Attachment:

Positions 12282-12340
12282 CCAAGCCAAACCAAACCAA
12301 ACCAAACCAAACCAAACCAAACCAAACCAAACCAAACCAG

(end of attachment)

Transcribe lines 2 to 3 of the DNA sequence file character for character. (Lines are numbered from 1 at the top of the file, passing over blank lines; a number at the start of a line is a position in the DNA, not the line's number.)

12282 CCAAGCCAAACCAAACCAA
12301 ACCAAACCAAACCAAACCAAACCAAACCAAACCAAACCAG